You just spent a few hours doing research, a couple more writing something authoritative, and then you just let that hard work sit there without telling anyone. Be a 2 year old. I have a 2 year old that’s potty training — and every time she goes on the potty chair, she runs to everyone she can and tells them ecstatically that she went potty. Be proud of your work and tell everyone you can about your new article.
It starts with you actually having a social media presence. Not just your company, but you. Share your article under your company’s social media accounts as well as your own. One of the easiest ways to manage this is using a tool called Buffer. You can see here that when I create something to share, like my SEO “Food” Pyramid, I can instantly add it to all of my social media accounts at one time — and buffer them to make sure they get shared at times that make sense for that social channel.
You can connect your personal accounts as well as your business accounts and set up a schedule that determines what time you share things on each of those channels. Now when you add something to the channel — it will share at the next optimized schedule time.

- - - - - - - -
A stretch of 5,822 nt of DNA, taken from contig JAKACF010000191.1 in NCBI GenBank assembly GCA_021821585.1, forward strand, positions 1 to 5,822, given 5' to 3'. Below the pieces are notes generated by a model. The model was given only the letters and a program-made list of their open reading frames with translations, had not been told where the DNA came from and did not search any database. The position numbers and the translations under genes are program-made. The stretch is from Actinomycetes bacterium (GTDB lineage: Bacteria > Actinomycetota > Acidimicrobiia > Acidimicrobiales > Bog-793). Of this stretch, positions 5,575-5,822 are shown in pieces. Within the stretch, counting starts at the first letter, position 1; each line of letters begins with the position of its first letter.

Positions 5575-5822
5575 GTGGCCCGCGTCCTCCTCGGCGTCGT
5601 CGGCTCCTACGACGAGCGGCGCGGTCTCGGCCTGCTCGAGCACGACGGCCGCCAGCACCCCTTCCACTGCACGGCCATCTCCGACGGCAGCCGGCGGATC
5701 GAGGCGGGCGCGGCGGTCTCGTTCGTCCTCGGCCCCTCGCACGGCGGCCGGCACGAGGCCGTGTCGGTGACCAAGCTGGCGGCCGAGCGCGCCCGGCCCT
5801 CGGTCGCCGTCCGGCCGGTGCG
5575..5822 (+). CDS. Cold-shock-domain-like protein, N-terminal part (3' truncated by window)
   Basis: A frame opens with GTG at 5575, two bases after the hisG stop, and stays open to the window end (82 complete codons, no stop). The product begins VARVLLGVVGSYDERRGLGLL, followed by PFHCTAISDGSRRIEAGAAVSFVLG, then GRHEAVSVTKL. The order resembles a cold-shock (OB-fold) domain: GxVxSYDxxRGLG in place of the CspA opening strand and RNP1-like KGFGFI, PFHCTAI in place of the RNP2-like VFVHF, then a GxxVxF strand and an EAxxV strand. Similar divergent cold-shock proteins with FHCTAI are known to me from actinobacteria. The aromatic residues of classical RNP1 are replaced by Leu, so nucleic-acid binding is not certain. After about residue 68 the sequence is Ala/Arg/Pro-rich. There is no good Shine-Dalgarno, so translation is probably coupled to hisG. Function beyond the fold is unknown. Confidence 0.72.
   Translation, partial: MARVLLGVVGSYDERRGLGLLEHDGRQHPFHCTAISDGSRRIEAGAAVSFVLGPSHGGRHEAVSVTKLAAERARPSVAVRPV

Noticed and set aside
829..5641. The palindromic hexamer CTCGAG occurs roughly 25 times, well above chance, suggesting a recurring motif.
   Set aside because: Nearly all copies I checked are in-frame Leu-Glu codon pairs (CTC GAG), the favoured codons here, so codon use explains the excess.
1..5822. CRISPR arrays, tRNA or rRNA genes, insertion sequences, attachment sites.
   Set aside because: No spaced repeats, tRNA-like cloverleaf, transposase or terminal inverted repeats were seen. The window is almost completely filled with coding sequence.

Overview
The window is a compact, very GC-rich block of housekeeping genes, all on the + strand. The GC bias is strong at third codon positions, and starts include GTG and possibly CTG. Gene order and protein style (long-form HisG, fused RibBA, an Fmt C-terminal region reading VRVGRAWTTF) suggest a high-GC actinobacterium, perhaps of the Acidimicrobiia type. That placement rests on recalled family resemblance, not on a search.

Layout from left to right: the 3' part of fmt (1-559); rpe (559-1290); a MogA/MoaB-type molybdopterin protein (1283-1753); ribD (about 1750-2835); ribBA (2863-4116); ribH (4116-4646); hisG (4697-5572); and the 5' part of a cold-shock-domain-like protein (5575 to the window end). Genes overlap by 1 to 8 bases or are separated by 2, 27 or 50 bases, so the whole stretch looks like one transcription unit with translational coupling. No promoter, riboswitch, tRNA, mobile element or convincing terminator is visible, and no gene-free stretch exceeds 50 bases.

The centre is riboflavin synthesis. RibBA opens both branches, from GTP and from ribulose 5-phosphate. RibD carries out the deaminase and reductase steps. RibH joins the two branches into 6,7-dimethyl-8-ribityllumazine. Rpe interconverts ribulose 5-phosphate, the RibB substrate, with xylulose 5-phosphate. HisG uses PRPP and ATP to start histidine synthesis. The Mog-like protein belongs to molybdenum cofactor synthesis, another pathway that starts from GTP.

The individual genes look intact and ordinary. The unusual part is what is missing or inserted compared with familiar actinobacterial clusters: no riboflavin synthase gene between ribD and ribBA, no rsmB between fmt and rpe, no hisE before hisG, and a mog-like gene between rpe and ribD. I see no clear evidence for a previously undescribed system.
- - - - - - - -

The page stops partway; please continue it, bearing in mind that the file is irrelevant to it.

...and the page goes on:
But that’s only part of the deal. Who else can you share it with? Do you have friends in the industry that you can ask to share it as well? Did your last post include some tools or some experts that you mentioned? If so, make sure you let them know.
Step 3: Promote it to strategic individuals and companies.
The old school method is to keep a spreadsheet of everyone you mentioned in your article, with their email, twitter handle, etc — and then manually reach out to them to tell them you mentioned them in your blog. This is still an absolutely great way to do it — and make sure that it’s genuine. But eventually you’re going to need to save a few hours and find a way to automate that. Enter ContentMarketer.io.
All you have to do is enter the URL of the blog post you just launched and it pulls in the email address, Twitter profile and contact form of anyone that you mentioned in the article. So cool!
I was actually skeptical at first — but when I ran this test, I was blown away with the accuracy of the results, especially the email addresses.
Then, all you have to do is craft a great message to send out to everyone, letting them know you just mentioned them in your blog. The goal here is to sound as genuine as possible. You can select from a whole bunch of precrafted templates for email, contact form, or even tweets — then just edit them to include your link, and anything else you want to use to differentiate yourself.